There are four different types of state owned lands that the MN DNR oversees. Of those four, state parks are protected for the purpose of recreating and getting closer to nature. That is exactly what climbers want to do. There are currently five parks that allow climbing. Originally there were three (Blue Mounds, Interstate, and Tettegouche). Then Temperance was opened up when the land that Carlton peak resides on was added. There was a history of climbing at Carlton. Similarly, Banning was opened to climbing when land that had a history of climbing was integrated into the state park. The MCA is working with the Minnesota DNR to open up John A. Latsch State Park by Winona. There is a significant amount of climbing potential at that state park. There are a handful of other state parks that have climbing potential that the MCA will work with the DNR to open up as well.

Where are the best places to learn how to climb in the Twin Cities and beyond?

Within the last few years, there’s been an insurgence of climbing facilities popping up. Midwest Mountaineering offers a free bouldering cave. Vertical Endeavors is a full service facility with locations in St. Paul and Minneapolis. The Minnesota Climbing Cooperative, a bouldering only facility, is one of the first climbing co-ops in the country located in Northeast Minneapolis. Another great resource for Minnesota climbers is the Twin Cities Rock Climbing Meetup group, who helps introduce new climbers and experienced climbers who are new to the area to the Minnesota climbing community. The University of Minnesota has outdoor trips (including rock and ice climbing) and an outdoor equipment rental program open to the general public. The most recent addition is the Midwest Climbing Academy, a youth-dedicated facility in Minneapolis.

Where are some good places to climb that you’d recommend to beginners?

Interstate Park in Taylors Falls, MN, is a great introduction to outdoor climbing offering top-roping, traditional climbing, and bouldering. Please register for a free climbing permit at the park office. Barn Bluff has a greater selection of sport climbing towering above Redwing, a classic Minnesota river town.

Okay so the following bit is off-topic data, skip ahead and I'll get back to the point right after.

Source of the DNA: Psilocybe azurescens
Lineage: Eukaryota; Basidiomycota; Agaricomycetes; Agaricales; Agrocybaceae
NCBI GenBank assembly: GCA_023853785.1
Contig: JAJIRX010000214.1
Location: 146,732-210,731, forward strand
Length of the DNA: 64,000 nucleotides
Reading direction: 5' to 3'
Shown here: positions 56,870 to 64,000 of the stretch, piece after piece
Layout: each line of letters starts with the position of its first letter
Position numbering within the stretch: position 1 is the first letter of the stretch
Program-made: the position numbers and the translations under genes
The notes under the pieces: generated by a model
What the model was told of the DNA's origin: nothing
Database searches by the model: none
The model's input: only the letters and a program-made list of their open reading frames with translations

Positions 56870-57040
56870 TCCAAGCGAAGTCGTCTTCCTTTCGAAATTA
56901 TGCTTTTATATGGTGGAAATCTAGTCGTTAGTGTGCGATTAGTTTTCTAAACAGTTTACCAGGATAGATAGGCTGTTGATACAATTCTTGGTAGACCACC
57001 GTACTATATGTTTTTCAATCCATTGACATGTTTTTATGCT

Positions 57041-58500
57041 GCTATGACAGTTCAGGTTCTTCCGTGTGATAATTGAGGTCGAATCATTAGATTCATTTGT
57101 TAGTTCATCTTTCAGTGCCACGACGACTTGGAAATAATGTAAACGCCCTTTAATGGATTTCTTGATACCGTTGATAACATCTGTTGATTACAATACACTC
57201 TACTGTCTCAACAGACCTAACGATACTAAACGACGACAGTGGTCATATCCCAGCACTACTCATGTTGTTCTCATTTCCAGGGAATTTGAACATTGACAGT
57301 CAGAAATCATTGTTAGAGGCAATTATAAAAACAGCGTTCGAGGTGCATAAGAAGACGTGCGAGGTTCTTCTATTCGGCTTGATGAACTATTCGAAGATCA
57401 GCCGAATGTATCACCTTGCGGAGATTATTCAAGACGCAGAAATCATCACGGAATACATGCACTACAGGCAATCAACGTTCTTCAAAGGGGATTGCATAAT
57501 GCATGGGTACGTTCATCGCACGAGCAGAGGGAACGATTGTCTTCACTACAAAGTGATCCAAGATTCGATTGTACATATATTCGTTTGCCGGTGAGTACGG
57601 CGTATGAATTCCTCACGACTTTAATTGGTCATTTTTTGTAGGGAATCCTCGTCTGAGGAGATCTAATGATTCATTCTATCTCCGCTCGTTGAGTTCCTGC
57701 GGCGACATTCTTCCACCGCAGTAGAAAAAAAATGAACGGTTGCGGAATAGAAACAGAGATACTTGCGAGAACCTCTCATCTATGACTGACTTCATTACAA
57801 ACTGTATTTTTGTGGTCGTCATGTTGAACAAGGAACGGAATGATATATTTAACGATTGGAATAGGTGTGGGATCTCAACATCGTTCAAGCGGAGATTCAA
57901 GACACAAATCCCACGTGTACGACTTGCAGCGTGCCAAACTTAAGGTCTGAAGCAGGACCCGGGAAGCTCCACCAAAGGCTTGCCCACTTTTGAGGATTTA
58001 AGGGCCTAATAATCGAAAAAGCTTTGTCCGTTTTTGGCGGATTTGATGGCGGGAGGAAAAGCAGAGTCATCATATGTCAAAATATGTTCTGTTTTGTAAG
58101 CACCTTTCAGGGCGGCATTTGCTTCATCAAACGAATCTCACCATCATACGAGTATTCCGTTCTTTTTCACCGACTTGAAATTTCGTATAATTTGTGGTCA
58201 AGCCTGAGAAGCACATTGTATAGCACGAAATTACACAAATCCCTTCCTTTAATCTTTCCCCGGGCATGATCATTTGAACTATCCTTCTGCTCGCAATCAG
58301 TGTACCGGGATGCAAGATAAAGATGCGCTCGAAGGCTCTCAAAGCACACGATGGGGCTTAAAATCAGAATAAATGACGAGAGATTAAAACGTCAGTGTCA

Where are the best places for advanced climbers to climb in the state?

Sandstone, MN, is quickly becoming a destination for outdoor climbing. It’s located about 90 miles north of the Cities and conveniently on the way to even more climbing on the North Shore. The main attraction from the spring through fall months are sport climbing and bouldering, with trad options, too. Remember to watch out for ticks! While the long winter months are a welcome respite for ice climbing. The city has one of the largest ice farms in the Midwest tucked along the cliff lines of Robinson Park. Ice climbing is a huge attraction for Sandstone and the MCA has been working with the city to maintain the park since 2005. If climbing is not what you’re after, the Kettle River along the east end of Robinson Park is a popular kayaking destination.

Is MCA working on any other initiatives that deserve a mention?

Along with working with the DNR to open up more state parks to climbing, the MCA is working with the DNR to establish a policy on fixed anchors in state parks. The climbing management plan refers to a process to add fixed anchors. The process does not exist. The MCA wants to change that so sport routes can be added to some of the state parks that will be opened.